Video

Video NASA Picks Boeing, SpaceX to Carry Astronauts Into Space

The U.S. space agency, NASA, has chosen Boeing and SpaceX companies to build the next generation of spacecraft that will carry U.S. astronauts to the International Space Station by the year 2017. The deal with private industry enables NASA to end its dependence on Russia to send space crews into low Earth orbit and back. Zlatica Hoke has more.
Video

Video Future of Ukrainian Former President's Estate Uncertain

More than six months after Ukraine's former President Viktor Yanukovych fled revolution to Russia, authorities have yet to gain control of his palatial estate. Protesters occupy the grounds and opened it to tourists but they are also refusing to turn it over to the state. VOA's Daniel Schearf reports from Mezhigirya, just north of Kyiv.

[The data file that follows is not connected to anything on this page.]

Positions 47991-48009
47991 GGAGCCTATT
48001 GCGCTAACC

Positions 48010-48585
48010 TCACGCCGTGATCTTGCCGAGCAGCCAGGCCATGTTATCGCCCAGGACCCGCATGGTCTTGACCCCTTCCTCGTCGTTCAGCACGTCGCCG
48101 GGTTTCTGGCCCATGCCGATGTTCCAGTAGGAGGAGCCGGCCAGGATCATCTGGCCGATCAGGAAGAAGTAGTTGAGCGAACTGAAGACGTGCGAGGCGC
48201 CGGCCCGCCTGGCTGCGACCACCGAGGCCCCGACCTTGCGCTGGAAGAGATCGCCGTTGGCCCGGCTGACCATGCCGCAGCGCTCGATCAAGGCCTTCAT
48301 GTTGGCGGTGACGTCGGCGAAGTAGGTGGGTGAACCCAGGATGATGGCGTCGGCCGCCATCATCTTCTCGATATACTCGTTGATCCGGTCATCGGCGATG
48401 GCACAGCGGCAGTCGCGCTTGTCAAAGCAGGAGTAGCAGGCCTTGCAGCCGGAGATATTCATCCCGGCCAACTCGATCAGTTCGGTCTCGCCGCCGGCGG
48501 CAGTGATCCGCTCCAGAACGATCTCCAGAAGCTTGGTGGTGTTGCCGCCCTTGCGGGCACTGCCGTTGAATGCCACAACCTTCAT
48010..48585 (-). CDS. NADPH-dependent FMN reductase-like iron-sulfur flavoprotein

Video

Video China Muslims Work to Change Perceptions After Knife Attacks

China says its has sentenced three men to death and one woman to life in prison for a deadly knife attack in March that left more than 30 dead and 140 injured. Beijing says Muslim militants from China's restive western region of Xinjiang carried out the attacks. Now, more than six months after the incident, residents in the city are still coping with the aftermath. VOA's Bill Ide has more from Kunming.


Carnage and mayhem are part of daily life in northern Nigeria, the result of a terror campaign by the Islamist group Boko Haram. Fears are growing that Nigeria’s government may not know how to counter it, and may be making things worse. More

AppleAndroid